Re: [DNSOP] Draft for dynamic discovery of secure resolvers

Ted Lemon <> Sun, 19 August 2018 01:38 UTC

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From: Ted Lemon <>
Date: Sat, 18 Aug 2018 21:37:23 -0400
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To: Paul Vixie <>
Cc: Marek Vavruša <>, dnsop <>
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Subject: Re: [DNSOP] Draft for dynamic discovery of secure resolvers
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On Sat, Aug 18, 2018 at 9:21 PM, Paul Vixie <> wrote:
> Ted Lemon wrote:
>> The thing is that most devices don't connect to just one network.   So
>> while your devices on your network can certainly trust port 853 on your
>> network, when they roam to other networks, they have no reason to trust
>> it.
> that's far afield of my stated use-case.
> if i receive advice and pre-shared key, concerning tcp/853, from my dhcp
> server, the tcp/853 service i'm advised to use may not be on my own
> network, it could be part of my corporate VPN, or an anycasted commercial
> service, or almost anywhere else.
> in that case, my DHCP transaction was local, and my resulting TCP/853
> transactions won't be local. and in that case i will have a greater reason
> to trust the pre-shared key and the TCP/853 advice because of where i
> received it, than i would have reason to trust privacy or integrity of the
> path to a UDP/53 + TCP/53 ("traditional DNS") server.
> roaming is another matter, because in those cases, i'll speak DHCP to some
> new network provider, and will receive some advice concerning an RDNS
> service from that new DHCP transaction, which will obviate any previous
> advice, or whether i took that advice, or how trustworthy that advice
> turned out to be.

If you are trusting a "pre-shared key," why not just pre-share the DoT
server information?   If you are using the pre-shared key as a way to
validate a server whose IP address may change over time, why not configure
the pre-shared key with a domain name?

... If you have devices that never roam to other networks, that's
>> fine, but we have to design for the more general case.   There's no way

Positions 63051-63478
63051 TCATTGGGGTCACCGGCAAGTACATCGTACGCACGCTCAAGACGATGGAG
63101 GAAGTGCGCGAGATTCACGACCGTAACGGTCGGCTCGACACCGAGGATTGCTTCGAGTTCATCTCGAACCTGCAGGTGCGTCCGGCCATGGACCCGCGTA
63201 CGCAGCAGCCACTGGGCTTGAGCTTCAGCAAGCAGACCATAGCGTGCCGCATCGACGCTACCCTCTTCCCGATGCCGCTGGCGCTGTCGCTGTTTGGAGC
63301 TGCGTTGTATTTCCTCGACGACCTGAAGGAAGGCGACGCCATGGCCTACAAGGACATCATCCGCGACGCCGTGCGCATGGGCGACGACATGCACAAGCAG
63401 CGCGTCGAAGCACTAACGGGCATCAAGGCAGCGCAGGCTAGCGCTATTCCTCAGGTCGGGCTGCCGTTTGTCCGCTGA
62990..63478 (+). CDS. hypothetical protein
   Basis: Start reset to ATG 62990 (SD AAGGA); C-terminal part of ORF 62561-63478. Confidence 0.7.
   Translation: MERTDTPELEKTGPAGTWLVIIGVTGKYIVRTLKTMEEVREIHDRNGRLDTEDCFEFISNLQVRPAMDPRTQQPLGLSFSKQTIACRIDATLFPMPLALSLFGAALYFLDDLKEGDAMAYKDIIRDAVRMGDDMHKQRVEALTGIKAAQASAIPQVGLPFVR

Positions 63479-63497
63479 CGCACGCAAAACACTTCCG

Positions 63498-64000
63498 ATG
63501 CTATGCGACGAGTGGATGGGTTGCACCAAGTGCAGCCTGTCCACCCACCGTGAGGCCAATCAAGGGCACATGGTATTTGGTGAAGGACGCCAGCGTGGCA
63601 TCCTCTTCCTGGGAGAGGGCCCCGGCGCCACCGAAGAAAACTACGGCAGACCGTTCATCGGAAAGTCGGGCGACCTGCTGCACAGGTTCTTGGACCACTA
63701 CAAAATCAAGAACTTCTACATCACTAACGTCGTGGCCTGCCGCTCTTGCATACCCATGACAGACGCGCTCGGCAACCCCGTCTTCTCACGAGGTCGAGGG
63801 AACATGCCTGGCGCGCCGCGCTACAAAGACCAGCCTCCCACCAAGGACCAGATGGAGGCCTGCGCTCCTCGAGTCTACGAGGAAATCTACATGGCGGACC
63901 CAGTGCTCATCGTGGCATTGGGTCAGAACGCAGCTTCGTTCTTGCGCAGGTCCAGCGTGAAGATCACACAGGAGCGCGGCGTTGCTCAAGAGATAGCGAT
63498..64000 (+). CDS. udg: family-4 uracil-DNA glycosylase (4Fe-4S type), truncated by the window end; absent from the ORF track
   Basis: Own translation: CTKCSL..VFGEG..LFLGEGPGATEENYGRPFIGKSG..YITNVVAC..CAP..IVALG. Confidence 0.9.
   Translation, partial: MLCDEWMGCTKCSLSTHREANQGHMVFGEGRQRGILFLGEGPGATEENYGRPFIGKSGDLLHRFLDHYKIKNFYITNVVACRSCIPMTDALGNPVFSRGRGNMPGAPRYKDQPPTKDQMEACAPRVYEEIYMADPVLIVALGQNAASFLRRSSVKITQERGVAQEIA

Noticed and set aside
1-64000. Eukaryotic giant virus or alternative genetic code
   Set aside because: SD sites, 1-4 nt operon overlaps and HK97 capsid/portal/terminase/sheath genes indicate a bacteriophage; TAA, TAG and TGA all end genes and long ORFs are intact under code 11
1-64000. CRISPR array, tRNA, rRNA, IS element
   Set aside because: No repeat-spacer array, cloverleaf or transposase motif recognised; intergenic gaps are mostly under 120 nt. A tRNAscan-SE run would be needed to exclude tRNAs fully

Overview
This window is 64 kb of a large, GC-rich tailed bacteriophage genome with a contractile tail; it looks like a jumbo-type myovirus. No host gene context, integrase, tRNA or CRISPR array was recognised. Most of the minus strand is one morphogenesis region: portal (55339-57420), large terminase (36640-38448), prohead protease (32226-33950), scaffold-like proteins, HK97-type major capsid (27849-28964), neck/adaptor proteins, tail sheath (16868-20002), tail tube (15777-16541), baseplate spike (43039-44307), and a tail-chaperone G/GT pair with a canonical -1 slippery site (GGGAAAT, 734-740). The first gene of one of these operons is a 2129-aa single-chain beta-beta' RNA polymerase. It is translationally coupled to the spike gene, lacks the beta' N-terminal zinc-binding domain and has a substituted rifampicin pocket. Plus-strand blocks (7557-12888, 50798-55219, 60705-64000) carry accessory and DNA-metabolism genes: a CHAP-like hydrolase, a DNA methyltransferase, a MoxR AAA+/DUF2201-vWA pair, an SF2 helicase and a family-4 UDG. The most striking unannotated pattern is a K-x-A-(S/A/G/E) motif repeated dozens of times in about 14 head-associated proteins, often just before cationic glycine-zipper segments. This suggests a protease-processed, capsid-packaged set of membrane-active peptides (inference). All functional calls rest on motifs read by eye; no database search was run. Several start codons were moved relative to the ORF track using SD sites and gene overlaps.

>> with DHCP for the device to tell that it's connected to a particular
>> network, other than matching IP addresses, which isn't a great idea.
> if i'm not roaming, i won't receive RDNS advice from the other DHCP
> servers that i never come into contact with. this seems a non-sequitur.
> if i am roaming, then anyone who hands me an address via DHCP should feel
> free to advise me as to what DNS service i use, including a TCP/853 service
> for which a pre-shared key may be needed. because the network operator may
> forbid and prevent the use of other DNS services which i may prefer, it
> would be wise for me to listen to that advice, and consider following it,
> especially if my usual service can't be reached while operating on said
> network.
> roaming is off-topic. DHCP authentication and integrity is off-topic. this
> is a simple proposal to allow a network operator to include TCP/853 ("DoT")
> advice including pre-shared keys in their DHCP responses. it ought to be
> drama-free.

The reason it's not drama-free is because you can't just hand-wave the
threat model.   What you just said is a fine way for you, Paul Vixie, a
knowledgeable user, to configure your device, but I can't explain this
threat model to a typical end user, and they have no basis for deciding
what they should do.   You mention the GFWoC, and that's certainly a use
case we need to consider, but we also need to consider the use case of the
malicious coffee shop network that wants to harvest your passwords.   I
don't know if you have friends who've been taken by this scam, but I have,
and it cost them a *lot.*   So how does my host tell the GFWoC from the
malicious coffee shop server?   Assume that it can't ask me to figure it
out—it has to follow some decision heuristic that is programmed in at the